Medicare beneficiaries enrolled in Part B are generally required to pay a monthly premium. Medicare Part B premiums are calculated as a share of Part B program costs.
For most beneficiaries, Part B premiums are set to equal 25 percent of the projected annual Part B expenditures per enrollee ages 65 and over and the remaining 75 percent of Part B program costs is funded by general revenues.
Until 2007, all Medicare beneficiaries enrolled in Part B were subject to the same monthly Part B premium. The Medicare Modernization Act of 2003 included a provision that required higher-income Medicare beneficiaries to pay a greater share of Part B costs, beginning in 2007.
The Medicare Modernization Act indexed the income thresholds to increase annually with the rate of inflation, so that about 5 percent of all Medicare beneficiaries would pay the higher, income-related premium each year.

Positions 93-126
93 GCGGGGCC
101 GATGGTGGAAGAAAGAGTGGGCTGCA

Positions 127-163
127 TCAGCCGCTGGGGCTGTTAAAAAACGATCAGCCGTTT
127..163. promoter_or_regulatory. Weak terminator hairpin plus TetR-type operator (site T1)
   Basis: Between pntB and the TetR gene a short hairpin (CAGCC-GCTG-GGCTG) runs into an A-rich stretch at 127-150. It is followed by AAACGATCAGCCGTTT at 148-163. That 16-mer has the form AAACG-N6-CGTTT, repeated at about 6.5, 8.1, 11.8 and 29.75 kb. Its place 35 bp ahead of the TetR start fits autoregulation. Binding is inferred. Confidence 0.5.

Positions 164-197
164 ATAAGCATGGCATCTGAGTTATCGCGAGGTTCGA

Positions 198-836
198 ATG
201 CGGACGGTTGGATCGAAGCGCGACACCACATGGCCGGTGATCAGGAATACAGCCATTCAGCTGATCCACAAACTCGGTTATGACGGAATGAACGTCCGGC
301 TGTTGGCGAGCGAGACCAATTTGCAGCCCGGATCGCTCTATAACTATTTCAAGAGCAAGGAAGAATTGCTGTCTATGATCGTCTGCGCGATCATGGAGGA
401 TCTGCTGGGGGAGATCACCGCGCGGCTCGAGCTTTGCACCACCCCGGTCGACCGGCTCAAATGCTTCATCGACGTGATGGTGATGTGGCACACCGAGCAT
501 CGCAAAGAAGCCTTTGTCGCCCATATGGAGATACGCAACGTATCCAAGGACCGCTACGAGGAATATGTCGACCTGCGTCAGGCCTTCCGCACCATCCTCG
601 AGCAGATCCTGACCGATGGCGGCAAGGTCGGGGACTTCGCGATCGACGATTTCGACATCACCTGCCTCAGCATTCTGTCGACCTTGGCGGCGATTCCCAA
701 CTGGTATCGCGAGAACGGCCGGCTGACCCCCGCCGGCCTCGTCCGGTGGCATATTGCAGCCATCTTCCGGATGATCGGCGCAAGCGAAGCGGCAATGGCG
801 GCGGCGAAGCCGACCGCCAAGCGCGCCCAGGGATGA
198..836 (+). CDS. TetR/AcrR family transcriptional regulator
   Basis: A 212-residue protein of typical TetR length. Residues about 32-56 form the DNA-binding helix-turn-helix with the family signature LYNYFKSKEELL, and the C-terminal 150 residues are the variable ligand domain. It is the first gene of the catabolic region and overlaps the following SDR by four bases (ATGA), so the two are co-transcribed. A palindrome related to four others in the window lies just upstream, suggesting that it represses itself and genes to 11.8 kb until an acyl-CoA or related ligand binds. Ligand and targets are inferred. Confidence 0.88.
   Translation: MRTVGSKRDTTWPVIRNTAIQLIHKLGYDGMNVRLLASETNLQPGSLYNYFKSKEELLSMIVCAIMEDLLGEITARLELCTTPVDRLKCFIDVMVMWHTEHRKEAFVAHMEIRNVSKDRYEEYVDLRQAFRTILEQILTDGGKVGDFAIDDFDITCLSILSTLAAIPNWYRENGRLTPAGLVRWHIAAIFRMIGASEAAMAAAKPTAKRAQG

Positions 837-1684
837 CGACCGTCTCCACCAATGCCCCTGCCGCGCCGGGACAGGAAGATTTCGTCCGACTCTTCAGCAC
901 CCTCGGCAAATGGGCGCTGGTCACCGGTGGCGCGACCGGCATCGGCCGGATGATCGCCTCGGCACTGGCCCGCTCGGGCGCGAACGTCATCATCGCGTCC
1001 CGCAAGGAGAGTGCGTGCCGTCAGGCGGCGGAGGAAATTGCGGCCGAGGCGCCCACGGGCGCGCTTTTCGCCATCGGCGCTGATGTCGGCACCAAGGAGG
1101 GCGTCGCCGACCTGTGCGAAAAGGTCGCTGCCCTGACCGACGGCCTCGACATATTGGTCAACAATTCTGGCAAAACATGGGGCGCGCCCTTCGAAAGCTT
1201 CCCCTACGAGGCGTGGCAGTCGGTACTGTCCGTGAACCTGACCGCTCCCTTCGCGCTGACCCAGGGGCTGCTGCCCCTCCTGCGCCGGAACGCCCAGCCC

The 2010 Affordable Care Act (ACA) modified current law related to the Part B income-related premium. The law imposed a freeze on the income thresholds that were in place in 2010 from 2011 through 2019, rather than allowing the thresholds to rise with inflation.
This provision will increase the number and share of beneficiaries who will pay the higher income- related Part B premium over these years. In 2020 and subsequent years, the income thresholds will once again be indexed to inflation as if they had not been frozen between 2011 and 2019 If their modified adjusted gross income is above a certain amount, they may be required to pay an Income Related Monthly Adjustment Amount.
Medicare uses the modified adjusted gross income reported on their IRS tax return from 2 years ago. Each year, Social Security will notify them regarding the exact amount that they will be required to pay for Medicare Part B